UBC Theses and Dissertations

UBC Theses Logo

UBC Theses and Dissertations

Do developers respond to code stability warnings? Foss, Sylvie L.


Ideally, developers would always release code without bugs. Given the impossibility of achieving this ideal, there has been growing interest in ways to alert a developer earlier in the development process to code that may be more bug prone. A recent study found Google developers were unsure of how to act on file-level bug prediction information provided during code reviews as developers were confused about how files were flagged and how potential problems indicated by flagged files could be addressed. We hypothesize that developers may find simpler information provided earlier than code reviews easier to act upon. We introduce a plugin we built called ChangeMarkup that indicates code age and commit sizes via per-line markers in the editor. To understand if this approach has value, we performed a field study with five industry participants working on JavaScript code; our rationale was that warnings might be of more use to developers working in a dynamic language. We found that participants were interested in whether code is recent but do not care precisely how recent and that participants are generally unwilling to change their work habits in response to code stability warnings, regardless of the indicated risk level of performing an edit. Reasons for this relucatance were limited choice as to which edits must be performed and how, a reliance on resilient company release procedures such as dark launching, and confidence in their own work. Based on participant feedback, we propose future adaptations of ChangeMarkup such as an adaptive plugin that anticipates developer activities and presents information accordingly, and a version further simplified to mark only the most recently committed code.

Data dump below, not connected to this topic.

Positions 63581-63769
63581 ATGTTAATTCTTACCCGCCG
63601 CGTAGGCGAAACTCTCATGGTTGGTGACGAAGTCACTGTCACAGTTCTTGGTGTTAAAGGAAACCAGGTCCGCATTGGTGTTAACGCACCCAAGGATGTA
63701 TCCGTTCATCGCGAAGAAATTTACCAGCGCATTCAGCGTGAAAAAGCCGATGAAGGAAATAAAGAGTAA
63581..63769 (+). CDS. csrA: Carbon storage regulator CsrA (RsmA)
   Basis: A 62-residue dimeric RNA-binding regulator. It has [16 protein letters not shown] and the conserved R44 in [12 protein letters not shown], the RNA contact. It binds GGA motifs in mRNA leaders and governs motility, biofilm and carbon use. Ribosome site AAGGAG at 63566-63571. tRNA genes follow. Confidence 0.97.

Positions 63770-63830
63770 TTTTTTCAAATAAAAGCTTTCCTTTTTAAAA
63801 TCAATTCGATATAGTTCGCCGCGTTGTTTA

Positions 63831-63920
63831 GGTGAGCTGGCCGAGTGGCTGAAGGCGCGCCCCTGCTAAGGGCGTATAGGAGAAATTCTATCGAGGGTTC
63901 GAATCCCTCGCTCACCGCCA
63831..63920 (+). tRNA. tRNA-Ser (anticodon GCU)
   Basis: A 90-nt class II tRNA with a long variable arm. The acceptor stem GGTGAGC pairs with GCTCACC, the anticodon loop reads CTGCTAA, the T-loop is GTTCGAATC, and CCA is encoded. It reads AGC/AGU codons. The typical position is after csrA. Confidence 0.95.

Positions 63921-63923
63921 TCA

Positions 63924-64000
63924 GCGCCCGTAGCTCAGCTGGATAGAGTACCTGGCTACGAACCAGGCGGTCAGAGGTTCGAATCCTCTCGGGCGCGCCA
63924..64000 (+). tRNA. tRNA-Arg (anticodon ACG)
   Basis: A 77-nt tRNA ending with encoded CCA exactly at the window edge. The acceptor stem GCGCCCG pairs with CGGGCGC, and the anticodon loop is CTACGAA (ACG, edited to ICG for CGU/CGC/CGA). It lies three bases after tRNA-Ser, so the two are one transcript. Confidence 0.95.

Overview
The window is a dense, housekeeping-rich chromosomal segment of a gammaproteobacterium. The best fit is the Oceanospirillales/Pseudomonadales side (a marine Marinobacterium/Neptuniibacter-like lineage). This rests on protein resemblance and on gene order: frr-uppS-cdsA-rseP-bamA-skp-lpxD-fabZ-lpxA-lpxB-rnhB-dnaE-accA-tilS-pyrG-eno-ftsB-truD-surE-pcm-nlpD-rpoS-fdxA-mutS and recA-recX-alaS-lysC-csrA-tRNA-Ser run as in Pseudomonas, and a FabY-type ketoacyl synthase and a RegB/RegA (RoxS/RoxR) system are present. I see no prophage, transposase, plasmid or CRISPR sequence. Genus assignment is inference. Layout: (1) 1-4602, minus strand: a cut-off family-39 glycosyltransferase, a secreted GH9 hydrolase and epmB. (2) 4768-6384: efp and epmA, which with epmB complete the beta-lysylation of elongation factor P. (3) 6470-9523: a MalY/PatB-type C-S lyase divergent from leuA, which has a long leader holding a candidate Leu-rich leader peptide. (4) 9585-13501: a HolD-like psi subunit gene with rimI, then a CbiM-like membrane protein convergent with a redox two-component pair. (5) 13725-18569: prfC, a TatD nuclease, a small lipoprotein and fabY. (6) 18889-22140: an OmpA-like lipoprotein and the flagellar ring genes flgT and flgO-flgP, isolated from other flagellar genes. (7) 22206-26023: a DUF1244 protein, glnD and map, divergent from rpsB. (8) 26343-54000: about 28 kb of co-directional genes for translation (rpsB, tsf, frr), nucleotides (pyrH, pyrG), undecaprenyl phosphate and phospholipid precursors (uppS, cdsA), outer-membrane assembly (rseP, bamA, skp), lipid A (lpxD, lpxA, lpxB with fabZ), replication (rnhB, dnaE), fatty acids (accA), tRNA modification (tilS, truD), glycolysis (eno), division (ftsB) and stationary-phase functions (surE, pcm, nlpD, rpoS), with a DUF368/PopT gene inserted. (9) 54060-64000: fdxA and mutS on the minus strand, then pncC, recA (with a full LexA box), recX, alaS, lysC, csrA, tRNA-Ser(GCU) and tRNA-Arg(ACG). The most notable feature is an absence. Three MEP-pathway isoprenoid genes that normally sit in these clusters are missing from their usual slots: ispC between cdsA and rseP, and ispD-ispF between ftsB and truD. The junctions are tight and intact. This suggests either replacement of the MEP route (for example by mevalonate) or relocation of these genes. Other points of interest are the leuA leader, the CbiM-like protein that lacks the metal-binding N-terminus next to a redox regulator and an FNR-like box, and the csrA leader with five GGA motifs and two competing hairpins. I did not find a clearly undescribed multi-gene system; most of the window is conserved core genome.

Item Media

Item Citations and Data


Attribution-NonCommercial-NoDerivs 2.5 Canada